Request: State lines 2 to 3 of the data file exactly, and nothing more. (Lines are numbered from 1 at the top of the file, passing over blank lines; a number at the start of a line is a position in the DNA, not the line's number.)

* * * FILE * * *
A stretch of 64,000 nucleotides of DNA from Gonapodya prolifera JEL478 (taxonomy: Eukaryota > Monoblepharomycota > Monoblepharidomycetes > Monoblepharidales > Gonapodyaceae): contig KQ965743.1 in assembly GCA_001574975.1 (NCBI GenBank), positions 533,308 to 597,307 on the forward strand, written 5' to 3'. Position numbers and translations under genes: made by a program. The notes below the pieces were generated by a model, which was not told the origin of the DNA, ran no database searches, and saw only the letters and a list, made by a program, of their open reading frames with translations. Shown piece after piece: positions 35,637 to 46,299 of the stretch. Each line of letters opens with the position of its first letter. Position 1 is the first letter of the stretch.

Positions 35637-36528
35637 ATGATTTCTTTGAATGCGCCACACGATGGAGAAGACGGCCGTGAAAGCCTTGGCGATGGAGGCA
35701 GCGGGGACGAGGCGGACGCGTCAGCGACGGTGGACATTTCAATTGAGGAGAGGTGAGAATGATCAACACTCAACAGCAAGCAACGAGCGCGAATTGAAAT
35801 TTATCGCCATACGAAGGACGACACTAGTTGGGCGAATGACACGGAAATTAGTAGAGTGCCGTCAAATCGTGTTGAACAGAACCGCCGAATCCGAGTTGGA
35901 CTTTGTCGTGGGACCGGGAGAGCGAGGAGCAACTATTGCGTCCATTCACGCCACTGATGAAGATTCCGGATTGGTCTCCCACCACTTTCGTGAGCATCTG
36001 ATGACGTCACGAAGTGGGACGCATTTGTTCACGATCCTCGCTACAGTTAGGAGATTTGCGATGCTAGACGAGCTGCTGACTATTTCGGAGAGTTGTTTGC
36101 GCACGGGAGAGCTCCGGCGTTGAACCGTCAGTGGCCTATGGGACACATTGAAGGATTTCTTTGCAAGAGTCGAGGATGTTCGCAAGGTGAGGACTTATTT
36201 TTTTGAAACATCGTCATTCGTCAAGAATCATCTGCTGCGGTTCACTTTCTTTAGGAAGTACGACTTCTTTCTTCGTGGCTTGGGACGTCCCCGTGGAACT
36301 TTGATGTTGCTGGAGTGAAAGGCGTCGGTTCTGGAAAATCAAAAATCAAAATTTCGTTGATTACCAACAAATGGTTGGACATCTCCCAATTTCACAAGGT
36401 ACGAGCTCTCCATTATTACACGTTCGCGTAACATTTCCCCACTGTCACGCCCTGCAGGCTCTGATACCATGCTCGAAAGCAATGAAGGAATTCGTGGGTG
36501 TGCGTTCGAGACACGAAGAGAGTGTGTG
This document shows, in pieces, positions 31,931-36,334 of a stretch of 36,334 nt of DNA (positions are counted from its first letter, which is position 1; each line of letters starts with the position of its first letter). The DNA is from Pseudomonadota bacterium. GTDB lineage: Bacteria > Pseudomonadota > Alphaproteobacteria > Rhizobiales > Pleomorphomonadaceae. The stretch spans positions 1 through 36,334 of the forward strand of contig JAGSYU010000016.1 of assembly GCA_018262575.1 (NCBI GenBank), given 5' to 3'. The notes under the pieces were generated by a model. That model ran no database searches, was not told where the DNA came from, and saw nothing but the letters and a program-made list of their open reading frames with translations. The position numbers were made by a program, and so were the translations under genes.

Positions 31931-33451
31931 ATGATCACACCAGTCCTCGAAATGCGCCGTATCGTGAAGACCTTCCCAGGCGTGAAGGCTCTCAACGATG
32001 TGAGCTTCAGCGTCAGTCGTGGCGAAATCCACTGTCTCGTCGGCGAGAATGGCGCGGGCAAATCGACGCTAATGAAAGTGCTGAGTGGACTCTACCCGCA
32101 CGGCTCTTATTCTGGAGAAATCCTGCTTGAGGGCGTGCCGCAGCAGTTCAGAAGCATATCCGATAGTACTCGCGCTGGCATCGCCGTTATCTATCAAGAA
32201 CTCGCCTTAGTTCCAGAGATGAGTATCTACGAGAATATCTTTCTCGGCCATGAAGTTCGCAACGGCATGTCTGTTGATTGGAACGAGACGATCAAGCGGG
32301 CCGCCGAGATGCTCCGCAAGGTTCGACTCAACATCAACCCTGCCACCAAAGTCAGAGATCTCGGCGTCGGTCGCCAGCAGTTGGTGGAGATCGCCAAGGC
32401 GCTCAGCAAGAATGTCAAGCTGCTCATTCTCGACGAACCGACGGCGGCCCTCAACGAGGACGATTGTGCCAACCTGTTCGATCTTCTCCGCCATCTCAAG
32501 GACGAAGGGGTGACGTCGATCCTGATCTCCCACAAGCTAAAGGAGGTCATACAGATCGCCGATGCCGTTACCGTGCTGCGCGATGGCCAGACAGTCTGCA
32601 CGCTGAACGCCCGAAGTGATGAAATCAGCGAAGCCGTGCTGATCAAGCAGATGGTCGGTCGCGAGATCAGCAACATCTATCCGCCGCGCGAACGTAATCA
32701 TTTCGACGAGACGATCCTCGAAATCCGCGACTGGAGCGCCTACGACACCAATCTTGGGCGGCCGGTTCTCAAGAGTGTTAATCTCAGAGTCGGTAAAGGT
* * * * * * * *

Positions 35637-36528
35637 ATGATTTCTTTGAATGCGCCACACGATGGAGAAGACGGCCGTGAAAGCCTTGGCGATGGAGGCA